U.S. manufactured exports are expected to surge even more strongly in the coming years, according to research from The Boston Consulting Group (BCG), and - along with manufacturing jobs created from reshoring - may add 2.5 million to 5 million jobs by 2020.
By the end of the decade, the consulting firm said, manufacturers will shift production from countries in Europe and from Japan to take advantage of substantially lower costs in the United States.
BCG expects that, by about 2015, the United States will have an export cost advantage of 5% to 25% over Germany, Italy, France, the UK, and Japan in several industries.
This advantage comes mostly from in-country costs of labor, natural gas, and electricity. These factors could enable the United States to take over 25 to 4% of the exports from the four European countries named above and take 3% to 7% from Japan by 2020.
BCG estimates this would result in additional U.S. exports per year of as much as $90 billion. Add in increased United States exports to the rest of the world and BCG estimates the increase in exports may be as much as $130 billion.
The consulting firm expects the biggest gains in U.S. exports will be will be in electrical equipment and appliances, as well as machinery, transportation equipment, and chemicals.
"The export manufacturing sector has been the unsung hero of the U.S. economy for the past few years. But this is only the beginning," said Harold L. Sirkin, a BCG senior partner and coauthor of the research. "The U.S. is becoming one of the lowest-cost producers of the developed world, and companies in Europe and Japan are taking notice."
United States as Global Export Base
BCG said the trend of rising reshoring (also known as "insourcing" and "onshoring") is in its early stages. Still, it notes that some large foreign manufacturers are already planning to use the United States as an export base. It notes that:
* Toyota will export Kentucky-made Camrys and Indiana-made Sienna minivans to South Korea
* Honda intends to boost exports of U.S.-made vehicles
* Nissan intends to boost exports of U.S.-made vehicles
* Siemens builds gas turbines in North Carolina for shipping to Saudi Arabia
* Rolls-Royce opened a Virginia aircraft engine parts plant to take advantage of lower labor costs, productivity, and dollarization (doing business in U.S. dollars to mitigate local currency risk).
"Over the coming years, as European and Japanese companies decide where to locate new capacity, we can expect many more announcements like these," said report coauthor Michael Zinser, a BCG partner who leads the firm's manufacturing work in the Americas. "Producing in the U.S. offers increasingly compelling cost advantages--to supply not only North America but also some of the most important overseas markets."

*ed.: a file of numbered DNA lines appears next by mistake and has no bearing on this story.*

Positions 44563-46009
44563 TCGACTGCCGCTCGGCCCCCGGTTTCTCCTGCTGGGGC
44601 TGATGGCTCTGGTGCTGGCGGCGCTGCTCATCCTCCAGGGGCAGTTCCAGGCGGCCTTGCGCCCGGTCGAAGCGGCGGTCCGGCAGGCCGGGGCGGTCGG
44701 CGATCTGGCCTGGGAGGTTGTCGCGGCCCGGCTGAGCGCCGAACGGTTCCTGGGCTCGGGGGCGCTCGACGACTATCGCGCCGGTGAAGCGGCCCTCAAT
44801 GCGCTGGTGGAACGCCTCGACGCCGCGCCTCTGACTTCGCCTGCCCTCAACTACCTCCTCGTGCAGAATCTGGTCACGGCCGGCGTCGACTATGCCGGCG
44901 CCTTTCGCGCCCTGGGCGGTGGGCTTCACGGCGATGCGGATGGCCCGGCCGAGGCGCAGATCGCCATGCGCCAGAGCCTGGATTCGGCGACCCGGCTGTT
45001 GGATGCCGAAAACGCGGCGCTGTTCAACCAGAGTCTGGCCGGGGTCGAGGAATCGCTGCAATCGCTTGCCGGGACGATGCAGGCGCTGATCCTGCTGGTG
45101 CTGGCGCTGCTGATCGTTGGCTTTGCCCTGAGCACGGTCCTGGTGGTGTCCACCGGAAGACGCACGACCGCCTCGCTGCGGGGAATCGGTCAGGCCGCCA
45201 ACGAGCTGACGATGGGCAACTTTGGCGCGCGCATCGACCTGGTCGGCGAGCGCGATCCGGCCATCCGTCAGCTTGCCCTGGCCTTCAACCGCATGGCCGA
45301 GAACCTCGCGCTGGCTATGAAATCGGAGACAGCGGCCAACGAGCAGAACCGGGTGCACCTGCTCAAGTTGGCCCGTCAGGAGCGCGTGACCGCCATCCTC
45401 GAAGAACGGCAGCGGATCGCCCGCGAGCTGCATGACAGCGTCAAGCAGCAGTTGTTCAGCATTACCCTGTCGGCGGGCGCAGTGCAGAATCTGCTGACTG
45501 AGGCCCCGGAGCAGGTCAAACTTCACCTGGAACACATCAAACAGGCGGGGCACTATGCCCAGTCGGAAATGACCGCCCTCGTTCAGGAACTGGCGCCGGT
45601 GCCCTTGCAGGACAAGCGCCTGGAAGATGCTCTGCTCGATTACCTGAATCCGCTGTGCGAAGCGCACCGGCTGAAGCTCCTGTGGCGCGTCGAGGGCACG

BCG expects average manufacturing costs in 2015 to be:
* 8% lower in the U.S. than in the UK
* 15% lower in the U.S. than in Germany and France
* 21% lower in the U.S. than in Japan
* 23% lower in the U.S. than in Italy
China's average manufacturing costs will still have an advantage, but it is less than half the advantage it enjoyed 10 years ago. China's manufacturing costs will be 7% lower than in the United States in 2015, but such costs don't include transportation, duties, and other expenses.
BCG said: "When the many risks and hidden costs of managing extended global supply chains are taken into account, it will be just as economical to manufacture many products in the U.S. if those goods are sold in the U.S."
United States Advantages: Worker Productivity, Inexpensive Natural Gas
BCG - taking into account the higher level of worker productivity in the United States - determined that labor costs in the other large, developed economies will be 20% to 45% higher than in the United States.
Only a decade ago, the same U.S. worker cost only 12% less than the average factory worker in Europe.
Inexpensive natural gas will also boost U.S. competitiveness. For the foreseeable future, thanks to the recovery of vast U.S. underground gas deposits of shale, natural gas is likely to remain 50 to 70% cheaper in the U.S. than in Europe and Japan, BCG predicts. "That will translate into significantly lower costs for electricity generation, for fuel used to power industrial plants, and for feedstock used across many industrial processes," said Justin Rose, a BCG principal and coauthor.
Although some of the U.S. gains will come from making products that otherwise would have been imported from Europe and Japan, other gains will come from higher U.S. export shares in key international trade lanes. In many industries, the U.S. is expected to be significantly more cost competitive than Europe as an export base for Asia. In addition to lower labor and energy prices, it is 59% cheaper on average to ship goods from the U.S. to Japan than it is to ship from Europe to Japan. That's because the U.S. is closer to Japan, and rates are much lower for containers departing U.S. ports, where there is significant overcapacity. Similarly, the U.S. will be more attractive than Japan as a base for supplying many goods to Europe.
U.S. exports have risen by 30% since 2006, far outpacing growth in gross domestic product. "The signs pointing to continued export growth offer further evidence that the U.S. is poised for a manufacturing renaissance between 2015 and 2020," said Sirkin.